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Gilberto was awarded the Latin Jazz USA Award for Lifetime Achievement in 1992 and was inducted into the International Latin Music Hall of Fame in 2002. Though her career was long and varied, she is still most widely known for her vocal debut.
“The Girl From Ipanema,” also known as “Garota de Ipanema,” was recorded in 1962 when Gilberto was 22 years old. The song quickly became a worldwide hit and won a Grammy for Record of the Year, launching the singer to international fame. Despite the fact that Gilberto’s performance was instrumental to the song’s success, she was reportedly not credited on the track and only received the standard recording fee of $120.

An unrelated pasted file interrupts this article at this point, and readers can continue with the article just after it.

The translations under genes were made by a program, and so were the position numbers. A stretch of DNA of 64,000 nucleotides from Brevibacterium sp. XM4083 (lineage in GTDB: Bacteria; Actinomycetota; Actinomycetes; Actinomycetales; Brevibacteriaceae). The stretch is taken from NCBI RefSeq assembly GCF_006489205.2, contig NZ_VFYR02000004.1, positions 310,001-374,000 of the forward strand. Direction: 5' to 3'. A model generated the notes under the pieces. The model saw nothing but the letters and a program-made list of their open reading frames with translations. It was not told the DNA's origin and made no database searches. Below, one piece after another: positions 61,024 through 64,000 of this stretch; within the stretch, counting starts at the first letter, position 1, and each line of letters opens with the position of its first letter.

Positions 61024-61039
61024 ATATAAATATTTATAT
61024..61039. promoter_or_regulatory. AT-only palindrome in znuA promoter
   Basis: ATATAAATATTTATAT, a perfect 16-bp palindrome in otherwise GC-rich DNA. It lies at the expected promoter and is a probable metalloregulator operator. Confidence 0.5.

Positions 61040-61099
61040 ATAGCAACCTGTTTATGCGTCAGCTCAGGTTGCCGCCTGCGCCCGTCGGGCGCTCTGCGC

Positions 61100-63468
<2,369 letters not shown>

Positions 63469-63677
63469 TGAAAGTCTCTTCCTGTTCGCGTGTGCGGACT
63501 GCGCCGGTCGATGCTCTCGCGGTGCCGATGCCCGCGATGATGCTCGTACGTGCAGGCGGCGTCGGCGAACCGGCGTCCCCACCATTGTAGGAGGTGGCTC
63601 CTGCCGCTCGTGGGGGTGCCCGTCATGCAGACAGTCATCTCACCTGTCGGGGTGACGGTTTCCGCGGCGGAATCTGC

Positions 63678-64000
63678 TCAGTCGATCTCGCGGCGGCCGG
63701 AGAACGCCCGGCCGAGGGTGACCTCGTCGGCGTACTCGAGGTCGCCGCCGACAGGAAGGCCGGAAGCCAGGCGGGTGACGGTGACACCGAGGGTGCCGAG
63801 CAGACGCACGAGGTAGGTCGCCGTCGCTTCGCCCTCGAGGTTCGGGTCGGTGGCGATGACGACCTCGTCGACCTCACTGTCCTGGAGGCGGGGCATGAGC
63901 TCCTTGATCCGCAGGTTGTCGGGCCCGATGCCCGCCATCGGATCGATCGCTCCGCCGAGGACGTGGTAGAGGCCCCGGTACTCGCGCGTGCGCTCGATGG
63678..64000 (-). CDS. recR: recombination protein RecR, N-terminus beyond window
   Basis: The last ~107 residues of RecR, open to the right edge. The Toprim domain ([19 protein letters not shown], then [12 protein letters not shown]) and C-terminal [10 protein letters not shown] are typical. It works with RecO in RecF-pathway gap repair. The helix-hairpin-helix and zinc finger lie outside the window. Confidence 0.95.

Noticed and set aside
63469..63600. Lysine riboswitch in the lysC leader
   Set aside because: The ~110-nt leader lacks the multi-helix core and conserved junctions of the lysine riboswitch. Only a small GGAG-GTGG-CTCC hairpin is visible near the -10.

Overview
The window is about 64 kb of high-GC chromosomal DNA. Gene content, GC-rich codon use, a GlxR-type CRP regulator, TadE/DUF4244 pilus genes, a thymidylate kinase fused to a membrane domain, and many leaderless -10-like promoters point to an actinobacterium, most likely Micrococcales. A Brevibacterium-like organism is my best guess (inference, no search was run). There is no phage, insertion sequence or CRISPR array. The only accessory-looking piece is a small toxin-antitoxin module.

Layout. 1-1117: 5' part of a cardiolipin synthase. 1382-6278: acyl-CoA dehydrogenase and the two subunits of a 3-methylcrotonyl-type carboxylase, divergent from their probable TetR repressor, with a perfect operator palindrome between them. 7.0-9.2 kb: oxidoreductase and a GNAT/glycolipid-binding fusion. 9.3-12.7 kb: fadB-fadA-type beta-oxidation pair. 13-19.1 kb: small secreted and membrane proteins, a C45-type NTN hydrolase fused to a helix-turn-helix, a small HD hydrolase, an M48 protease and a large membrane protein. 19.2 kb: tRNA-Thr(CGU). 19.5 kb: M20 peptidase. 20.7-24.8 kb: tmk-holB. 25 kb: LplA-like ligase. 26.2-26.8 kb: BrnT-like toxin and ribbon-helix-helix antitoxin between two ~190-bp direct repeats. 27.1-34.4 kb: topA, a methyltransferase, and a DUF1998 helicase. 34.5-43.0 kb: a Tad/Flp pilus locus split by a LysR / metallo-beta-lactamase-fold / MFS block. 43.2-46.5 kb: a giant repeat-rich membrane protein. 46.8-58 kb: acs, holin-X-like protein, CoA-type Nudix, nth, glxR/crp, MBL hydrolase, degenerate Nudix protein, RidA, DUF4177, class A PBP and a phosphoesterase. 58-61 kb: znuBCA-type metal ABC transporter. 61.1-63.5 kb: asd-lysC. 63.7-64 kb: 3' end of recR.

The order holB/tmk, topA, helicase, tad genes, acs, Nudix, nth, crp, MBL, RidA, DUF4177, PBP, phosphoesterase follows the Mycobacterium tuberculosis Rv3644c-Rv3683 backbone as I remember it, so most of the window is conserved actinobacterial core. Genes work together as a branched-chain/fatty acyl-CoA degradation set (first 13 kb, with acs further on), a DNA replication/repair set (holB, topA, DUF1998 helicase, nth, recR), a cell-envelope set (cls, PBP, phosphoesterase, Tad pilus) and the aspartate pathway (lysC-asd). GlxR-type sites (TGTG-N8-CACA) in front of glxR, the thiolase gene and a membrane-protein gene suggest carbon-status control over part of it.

But Gilberto leveraged her newfound recognition into a career. In 1964, Gilberto starred in “Get Yourself a College Girl” and “The Hanged Man.” A year later she debuted her first solo album, “The Astrud Gilberto Album.”
Though she started as a jazz and bossa nova singer, Gilberto expanded her musical horizons. Over the course of her career, she recorded songs in Portuguese, English, Spanish, Italian, French, German and Japanese. She also worked with her son Marcelo for more than a decade, touring with him as her bassist.
Gilberto’s work has appeared in several films over the years. Her recording of “Fly Me to the Moon” was edited as a duet for “Down with Love’s” soundtrack, and “Once I Loved” appeared in the 2007 film “Juno.” Additionally, her recording of “Who Can I Turn To?” was sampled by The Black Eyed Peas for their song “Like That,” and Gilberto’s vocals on “Berimbau” were sampled by Cut Chemist in his song “The Garden”.
In 2002, Gilberto announced she was taking “indefinite time off” from public performances.